Monday, July 19, 2010

Travelogue--McLeod Ganj

Financial Express
Vishakha Talreja
Posted online: 2010-06-27

Travel to McLeodganj is usually for spiritual or escape-the-sweltering-summer-in-the-plains reasons. Of late, however, an emerging reputation for its cuisine has been drawing foodies there.
Home to the exiled government of Tibet, McLeodganj is a haven for many foreign tourists and has exciting cuisines on offer, mainly Israeli, Tibetan and Italian.
The picturesque hill station is abundant with small eateries, pretty-looking cafeterias adorned with candles and lamps and the quintessential coffee shops, most wi-fi enabled. For starters, there is Namgyal Cafe, located at a stone’s throw from the Dalai Lama Temple, a ‘must visit’ for tourists. This cafeteria serves vegetarian food—thin crust pizzas, crepes, cakes and cookies. Fruit beer complements the freshly made pizzas, though ‘fresh’ means having to wait for a good 30-40 minutes for the food to arrive. There is a silver lining in the form of a small library, where you can flip through books ranging from popular fiction to spirituality. Nick’s Italian Kitchen, Tibet Kitchen and Green Restaurant are some other eating joints worth checking out on Bhagsu Road.
For those craving excitement, ‘Xcite’ is the place to hit for beer and grub. The place claims to be McLeodganj’s only club, if a club means a big screen playing a FIFA match, lots of beer guzzlers, groups smoking hookah and noise till the wee hours. The terrace eating joint is opposite another three-storeyed restaurant, McLo, which offers some Indian champagne and wines (not by glass), though the food is average.
If your stomach is not quite resilient, breakfast at Ayurveda Cafe is a safe bet. This tidy place offers healthy food options like poha, dosa, fresh fruits, banana lassi and honey lemon. There are interesting thalis, which allow one to go whole hog without adding calories. One can also book an ayurveda body massage here, of which the masseur does a good job.
Besides restaurants and cafes, the street food options on McLeodganj’s Mall Road are also galore. What gol gappas are to Delhi or pav bhaji to Mumbai, momos and thukpa are to this place. Binge on mouth-watering mutton or chicken momos at the small kiosks or munch homemade chocolate cookies available at small bakeries.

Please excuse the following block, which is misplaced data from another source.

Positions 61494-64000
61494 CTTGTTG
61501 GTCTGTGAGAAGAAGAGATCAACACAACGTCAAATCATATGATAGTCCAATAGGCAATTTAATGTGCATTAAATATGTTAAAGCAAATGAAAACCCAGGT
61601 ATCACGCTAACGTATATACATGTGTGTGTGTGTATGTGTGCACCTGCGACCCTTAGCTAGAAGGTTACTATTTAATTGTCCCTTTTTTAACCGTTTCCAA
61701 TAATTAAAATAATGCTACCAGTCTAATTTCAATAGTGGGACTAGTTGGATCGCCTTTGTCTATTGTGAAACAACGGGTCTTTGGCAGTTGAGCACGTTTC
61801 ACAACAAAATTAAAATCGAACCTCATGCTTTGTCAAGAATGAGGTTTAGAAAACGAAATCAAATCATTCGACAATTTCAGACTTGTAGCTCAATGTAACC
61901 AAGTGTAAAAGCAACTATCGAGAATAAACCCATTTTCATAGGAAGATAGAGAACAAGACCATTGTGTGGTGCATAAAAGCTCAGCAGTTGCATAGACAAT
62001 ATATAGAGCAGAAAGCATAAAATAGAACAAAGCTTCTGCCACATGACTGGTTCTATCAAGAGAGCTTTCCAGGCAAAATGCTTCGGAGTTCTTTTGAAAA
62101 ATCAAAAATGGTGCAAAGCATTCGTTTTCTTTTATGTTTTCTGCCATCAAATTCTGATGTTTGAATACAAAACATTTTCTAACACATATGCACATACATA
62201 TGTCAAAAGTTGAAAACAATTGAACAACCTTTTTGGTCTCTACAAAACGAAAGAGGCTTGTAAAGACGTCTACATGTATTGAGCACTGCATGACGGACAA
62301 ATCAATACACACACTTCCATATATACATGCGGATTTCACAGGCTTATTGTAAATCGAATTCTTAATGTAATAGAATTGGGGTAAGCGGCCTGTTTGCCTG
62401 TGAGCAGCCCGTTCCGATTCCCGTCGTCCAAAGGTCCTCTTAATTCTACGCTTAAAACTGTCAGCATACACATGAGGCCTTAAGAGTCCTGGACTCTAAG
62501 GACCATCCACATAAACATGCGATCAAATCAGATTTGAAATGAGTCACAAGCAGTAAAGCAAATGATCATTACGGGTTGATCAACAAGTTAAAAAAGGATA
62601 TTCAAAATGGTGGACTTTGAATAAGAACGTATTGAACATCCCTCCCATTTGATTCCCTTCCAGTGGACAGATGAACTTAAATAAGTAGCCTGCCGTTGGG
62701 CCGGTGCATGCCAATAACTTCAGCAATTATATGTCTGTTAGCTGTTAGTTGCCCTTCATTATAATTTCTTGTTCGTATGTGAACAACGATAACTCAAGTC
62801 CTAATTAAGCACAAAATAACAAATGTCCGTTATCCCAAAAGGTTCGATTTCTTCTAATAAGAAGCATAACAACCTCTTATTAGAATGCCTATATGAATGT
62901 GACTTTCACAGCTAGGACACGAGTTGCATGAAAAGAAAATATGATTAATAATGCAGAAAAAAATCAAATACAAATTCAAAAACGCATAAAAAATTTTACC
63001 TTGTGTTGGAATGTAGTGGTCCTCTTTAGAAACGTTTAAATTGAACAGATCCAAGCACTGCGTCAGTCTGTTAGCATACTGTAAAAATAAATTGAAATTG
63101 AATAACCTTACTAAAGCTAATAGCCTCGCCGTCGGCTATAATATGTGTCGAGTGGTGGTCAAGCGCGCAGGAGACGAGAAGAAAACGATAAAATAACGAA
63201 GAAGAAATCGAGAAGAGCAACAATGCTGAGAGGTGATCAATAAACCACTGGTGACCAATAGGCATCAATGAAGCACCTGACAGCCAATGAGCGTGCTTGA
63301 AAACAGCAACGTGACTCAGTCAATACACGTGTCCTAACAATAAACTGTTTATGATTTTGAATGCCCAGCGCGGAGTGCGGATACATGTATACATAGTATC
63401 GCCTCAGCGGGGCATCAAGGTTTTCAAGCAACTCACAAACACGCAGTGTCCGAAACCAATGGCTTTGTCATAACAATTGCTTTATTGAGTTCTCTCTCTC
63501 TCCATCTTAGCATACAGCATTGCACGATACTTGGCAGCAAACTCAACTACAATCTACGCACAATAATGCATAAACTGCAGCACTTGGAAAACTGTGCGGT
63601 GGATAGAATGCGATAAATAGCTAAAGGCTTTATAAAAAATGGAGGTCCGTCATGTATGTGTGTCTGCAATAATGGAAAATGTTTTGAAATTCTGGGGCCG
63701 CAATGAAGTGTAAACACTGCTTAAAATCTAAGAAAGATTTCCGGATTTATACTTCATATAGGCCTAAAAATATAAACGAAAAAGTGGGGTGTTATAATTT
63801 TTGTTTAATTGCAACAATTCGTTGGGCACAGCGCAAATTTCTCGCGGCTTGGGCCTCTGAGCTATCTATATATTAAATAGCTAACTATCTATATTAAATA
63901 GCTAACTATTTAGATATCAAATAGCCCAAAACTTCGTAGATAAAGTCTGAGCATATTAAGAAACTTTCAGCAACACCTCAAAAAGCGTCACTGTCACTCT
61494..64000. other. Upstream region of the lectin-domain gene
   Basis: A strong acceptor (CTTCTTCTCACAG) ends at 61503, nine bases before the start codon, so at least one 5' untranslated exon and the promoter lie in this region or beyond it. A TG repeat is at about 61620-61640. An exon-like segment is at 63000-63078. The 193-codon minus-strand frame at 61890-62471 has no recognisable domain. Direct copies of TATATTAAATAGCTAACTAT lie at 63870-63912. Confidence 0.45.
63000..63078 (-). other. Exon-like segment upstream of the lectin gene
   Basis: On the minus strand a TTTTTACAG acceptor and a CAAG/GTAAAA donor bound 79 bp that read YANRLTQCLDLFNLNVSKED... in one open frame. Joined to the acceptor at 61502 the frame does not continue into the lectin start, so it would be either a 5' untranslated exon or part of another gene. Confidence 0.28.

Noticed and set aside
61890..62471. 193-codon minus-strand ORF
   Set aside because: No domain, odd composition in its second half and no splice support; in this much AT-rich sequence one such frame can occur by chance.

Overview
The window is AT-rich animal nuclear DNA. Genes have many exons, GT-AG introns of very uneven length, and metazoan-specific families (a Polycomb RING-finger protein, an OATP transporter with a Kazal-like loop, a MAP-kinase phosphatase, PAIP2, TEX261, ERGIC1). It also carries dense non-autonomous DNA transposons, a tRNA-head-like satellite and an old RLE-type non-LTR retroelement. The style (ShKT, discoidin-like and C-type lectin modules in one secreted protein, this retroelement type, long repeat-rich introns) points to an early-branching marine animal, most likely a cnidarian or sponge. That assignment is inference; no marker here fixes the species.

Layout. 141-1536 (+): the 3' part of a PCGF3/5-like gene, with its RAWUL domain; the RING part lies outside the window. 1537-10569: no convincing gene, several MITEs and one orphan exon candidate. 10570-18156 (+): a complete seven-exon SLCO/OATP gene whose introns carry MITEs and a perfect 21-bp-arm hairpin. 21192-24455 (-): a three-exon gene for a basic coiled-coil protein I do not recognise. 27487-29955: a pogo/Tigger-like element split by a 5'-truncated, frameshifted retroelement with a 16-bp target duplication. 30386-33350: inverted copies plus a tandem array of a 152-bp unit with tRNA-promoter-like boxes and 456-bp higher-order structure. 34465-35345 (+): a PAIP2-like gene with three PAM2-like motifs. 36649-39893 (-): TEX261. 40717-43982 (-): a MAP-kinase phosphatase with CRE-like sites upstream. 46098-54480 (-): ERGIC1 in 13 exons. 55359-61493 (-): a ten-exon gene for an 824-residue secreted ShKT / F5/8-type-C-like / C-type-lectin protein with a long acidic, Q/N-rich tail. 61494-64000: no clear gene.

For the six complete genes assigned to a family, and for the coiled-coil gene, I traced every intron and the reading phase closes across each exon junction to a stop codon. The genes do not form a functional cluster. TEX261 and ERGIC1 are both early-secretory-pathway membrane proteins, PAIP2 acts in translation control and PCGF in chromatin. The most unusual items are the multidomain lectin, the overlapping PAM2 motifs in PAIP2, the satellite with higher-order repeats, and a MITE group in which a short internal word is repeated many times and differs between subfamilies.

A gourmet trip to McLeodganj is incomplete without a day’s tour to Dharamkot, a 15-minute drive uphill from McLeodganj. The small village, dotted by bread & breakfast eateries, is home to many long-stay tourists. Most cafes here have seating in the open, offering full view of Himachal’s scenic beauty. A recommended cafeteria here is Pizzeria, that one can locate with the help of locals, as there are no signboards. It’s amazing to learn that so many tourists actually walk down the narrow hill roads, crossing fields to reach the cafe. But the walk is worth it. Tuna pizzas with fresh cheese that melts in your mouth, all with the breathtaking view, hit the right spot.
Cafes in Dharamkot are not about food, but the experience. Cafe Nirvana exemplifies this. At this small designer cafe one can spend hours trying different types of pancakes, sipping lemon tea and just gazing at the mountains. The seating is relaxed, with nice colourful mattresses and low lying tables giving you a home-like feel. The trance music that continuously plays in the background truly is liberating!
Though the cafes might not be stocked well with urban food-extras such as chilly flakes or mustard sauce, the staff at most cafes is friendly (read overzealous to serve, in a nice way). The cherry on the cake—you can have a lip smacking meal and the smallness of the bill will only add your sense of well being. Little Lhasa is truly a paradise for those who live to eat, or shall we say travel to eat!

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